On the evening of September 11, 2001, Rosemary Righter, the senior leader writer (“leader” is British for “editorial”) at The Times of London, was due at a dinner party. She arrived late, and found the tone, after a hard day at the office, oddly smug and triumphalist. Leaving early, she gave a lift to another guest. “Rosemary,” he said, “isn’t it marvelous to think that the arrogant bloody Americans have finally got it in the neck?” Involuntarily, she braked. Hard. Though not hard enough to precipitate him through the windshield, sadly.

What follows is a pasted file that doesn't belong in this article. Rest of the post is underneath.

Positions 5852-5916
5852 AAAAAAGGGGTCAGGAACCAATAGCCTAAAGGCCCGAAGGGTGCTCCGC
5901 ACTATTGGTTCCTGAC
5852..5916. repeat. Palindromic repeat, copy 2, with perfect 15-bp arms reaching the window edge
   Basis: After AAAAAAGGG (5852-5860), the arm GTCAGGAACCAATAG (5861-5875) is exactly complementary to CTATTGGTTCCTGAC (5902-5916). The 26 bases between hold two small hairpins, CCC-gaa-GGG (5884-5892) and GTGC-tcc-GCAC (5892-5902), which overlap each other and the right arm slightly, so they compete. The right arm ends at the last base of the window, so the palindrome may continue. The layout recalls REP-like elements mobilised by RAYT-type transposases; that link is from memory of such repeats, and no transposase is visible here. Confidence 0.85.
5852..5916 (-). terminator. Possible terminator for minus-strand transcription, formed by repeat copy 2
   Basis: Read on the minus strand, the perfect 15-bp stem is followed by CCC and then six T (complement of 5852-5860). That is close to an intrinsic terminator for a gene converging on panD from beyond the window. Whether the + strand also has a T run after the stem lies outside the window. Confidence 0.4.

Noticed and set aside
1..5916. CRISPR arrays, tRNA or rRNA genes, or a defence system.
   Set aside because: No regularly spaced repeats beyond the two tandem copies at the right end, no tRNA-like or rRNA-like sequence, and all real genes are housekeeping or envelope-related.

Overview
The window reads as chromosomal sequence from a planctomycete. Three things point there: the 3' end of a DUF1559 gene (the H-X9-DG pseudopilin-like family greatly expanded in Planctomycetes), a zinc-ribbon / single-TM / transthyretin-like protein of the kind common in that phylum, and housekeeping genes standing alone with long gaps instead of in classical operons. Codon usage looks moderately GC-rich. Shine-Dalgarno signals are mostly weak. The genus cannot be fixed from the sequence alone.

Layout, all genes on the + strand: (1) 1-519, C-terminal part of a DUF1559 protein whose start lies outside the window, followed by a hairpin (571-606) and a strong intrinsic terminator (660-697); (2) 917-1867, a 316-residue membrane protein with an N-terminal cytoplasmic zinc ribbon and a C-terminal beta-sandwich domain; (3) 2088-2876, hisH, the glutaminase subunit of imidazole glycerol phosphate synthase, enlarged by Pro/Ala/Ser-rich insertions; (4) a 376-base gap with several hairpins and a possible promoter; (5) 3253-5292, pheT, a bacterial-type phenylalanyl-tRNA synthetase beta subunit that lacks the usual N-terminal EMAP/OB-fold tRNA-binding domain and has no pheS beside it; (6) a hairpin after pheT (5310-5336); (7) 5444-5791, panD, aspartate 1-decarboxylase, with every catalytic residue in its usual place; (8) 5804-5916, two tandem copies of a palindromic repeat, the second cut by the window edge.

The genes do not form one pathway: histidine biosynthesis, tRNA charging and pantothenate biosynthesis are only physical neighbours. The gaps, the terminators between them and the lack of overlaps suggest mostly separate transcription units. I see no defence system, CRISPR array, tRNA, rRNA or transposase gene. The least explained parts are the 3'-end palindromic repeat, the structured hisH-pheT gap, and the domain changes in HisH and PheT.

Miss Righter was one of the first to experience an admittedly minor consequence of September 11 but nonetheless a widespread phenomenon: dinner party dislocation. Every few weeks in the British press, you could read some columnist or other announcing that he could no longer bear the company of his friends: progressive lefties bemoaning...

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